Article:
I am a scientist and engineer. One very useful tool for chemistry is the ability to illustrate the electronic structure around a character. For example the Lewis structure for carbon atom requires eight dots around it. As the atom has electrons taken away this can be illustrated by one or more of the dots being removed. When two electrons are removed from the orbital I would like to put a plus sign over the carbon to illustrate this. This is not the normal superscript or subscript for writing signs for charge species. For example I need to show in something I am writing that an electron has been removed from the P in the hypophosphite structure H2PO2- after it has undergone homolysis (HPO2-) at a catalytic surface. This I can do by leaving one dot over the P to illustrate there is only one electron left in the orbital; then need to show that a further electron is removed and this I would do by having a positive sign over the P. Now chemists face this problem when writing chemical equations all the time. If word could devise a small program which would allow chemists to be able to put dots, plus and minus signs over the letters for an element used in the periodic table it would be very useful. I am sure if you wanted to offer this as a program even at a small extra cost the science community would be very grateful. It might be too tedious to illustrate the notation for all of the elements individually although it could be done. Incidentally I have found a P with a dot over it in the fonts which may do, but no plus sign. At the moment I am faced with paying nearly $200 for a font creation program just so that I can put a dot over a P and a plus sign after the second electron has been removed.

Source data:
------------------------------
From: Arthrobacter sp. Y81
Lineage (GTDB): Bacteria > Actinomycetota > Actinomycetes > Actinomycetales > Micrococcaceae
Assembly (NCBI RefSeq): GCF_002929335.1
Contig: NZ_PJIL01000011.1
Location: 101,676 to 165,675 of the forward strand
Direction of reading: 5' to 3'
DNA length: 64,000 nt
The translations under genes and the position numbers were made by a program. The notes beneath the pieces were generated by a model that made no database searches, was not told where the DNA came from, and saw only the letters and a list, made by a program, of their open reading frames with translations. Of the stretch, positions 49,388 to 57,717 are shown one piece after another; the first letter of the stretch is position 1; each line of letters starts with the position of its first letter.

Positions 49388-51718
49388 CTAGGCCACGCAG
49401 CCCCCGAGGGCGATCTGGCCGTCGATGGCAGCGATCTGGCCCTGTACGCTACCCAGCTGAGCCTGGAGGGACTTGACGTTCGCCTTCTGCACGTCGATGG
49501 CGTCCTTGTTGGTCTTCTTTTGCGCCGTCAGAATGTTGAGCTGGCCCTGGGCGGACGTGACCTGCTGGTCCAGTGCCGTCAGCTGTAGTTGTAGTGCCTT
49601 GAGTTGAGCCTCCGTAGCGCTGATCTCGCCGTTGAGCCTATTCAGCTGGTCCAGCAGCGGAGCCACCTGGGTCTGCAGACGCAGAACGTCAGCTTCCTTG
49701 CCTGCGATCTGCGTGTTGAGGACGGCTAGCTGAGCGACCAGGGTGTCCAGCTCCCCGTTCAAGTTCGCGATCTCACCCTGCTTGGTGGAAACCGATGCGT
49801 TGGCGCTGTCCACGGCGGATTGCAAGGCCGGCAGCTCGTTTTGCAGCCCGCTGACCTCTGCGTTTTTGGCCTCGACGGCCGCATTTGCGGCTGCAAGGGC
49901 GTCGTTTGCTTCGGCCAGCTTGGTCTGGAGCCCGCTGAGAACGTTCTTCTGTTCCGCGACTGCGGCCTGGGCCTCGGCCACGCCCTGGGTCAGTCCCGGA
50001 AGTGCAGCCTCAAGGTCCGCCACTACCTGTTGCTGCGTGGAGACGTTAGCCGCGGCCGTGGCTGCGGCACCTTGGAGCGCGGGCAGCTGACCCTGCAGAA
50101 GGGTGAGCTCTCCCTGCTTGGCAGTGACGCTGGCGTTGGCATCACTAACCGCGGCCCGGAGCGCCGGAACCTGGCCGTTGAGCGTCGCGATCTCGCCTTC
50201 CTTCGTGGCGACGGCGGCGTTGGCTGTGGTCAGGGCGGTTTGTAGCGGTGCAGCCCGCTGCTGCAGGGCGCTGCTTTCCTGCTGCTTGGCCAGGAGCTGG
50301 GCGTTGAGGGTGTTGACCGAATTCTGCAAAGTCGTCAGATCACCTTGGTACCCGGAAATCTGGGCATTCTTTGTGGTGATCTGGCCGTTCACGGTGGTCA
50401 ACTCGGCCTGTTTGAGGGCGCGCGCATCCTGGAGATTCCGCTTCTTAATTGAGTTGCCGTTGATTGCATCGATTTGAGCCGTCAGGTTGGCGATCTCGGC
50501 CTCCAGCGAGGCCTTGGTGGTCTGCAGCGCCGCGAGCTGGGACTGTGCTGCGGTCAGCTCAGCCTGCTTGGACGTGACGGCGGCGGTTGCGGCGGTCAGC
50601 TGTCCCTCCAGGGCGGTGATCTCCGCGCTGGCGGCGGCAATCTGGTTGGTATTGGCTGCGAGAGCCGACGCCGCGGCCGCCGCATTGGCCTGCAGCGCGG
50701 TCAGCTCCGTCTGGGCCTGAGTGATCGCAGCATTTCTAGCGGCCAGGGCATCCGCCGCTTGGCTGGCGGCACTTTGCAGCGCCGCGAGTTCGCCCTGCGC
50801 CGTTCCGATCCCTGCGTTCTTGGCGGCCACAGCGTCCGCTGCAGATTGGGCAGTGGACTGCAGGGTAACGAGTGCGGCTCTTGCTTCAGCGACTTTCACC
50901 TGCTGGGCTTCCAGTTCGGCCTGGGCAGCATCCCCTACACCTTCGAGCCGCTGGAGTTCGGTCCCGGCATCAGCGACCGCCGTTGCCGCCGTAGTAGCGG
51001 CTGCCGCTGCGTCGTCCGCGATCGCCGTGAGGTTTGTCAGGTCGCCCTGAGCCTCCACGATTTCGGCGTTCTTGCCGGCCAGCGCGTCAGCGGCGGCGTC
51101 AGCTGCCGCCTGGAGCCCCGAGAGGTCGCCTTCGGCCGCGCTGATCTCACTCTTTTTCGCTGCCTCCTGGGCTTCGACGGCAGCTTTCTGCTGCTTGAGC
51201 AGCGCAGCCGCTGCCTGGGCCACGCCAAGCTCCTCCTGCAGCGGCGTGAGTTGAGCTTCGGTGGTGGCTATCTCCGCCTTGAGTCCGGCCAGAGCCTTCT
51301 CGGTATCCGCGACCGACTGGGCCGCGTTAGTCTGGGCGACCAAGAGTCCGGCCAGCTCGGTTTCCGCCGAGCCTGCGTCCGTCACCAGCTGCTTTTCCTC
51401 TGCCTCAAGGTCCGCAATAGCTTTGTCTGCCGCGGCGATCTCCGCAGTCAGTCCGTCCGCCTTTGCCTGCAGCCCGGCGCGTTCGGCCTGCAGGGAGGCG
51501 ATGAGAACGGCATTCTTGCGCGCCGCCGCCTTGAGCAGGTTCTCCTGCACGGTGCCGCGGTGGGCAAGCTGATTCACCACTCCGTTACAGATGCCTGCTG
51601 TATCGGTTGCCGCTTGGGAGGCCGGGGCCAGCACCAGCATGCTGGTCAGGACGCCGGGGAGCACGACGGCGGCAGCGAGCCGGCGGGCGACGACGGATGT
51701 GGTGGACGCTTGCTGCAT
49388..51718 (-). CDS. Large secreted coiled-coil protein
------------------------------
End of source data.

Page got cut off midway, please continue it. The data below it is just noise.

There needs to be more fonts for specialist uses. Word 2016 has dozens, maybe hundreds of fonts, but many of them are either totally impractical or duplicate another.
MS should survey professions and trades for what new fonts or font features they would like to see.
Maybe also improve the help documentation to explain diacritics.
Similarly in electronics etc it is sometimes useful to be able to put a "bar" (same as the - sign) over a character to show it is the inverse in logic circuits. So there might be X and "Xbar". A convenient way to combine already existing characters into a new custom character would suit many fields of science and engineering.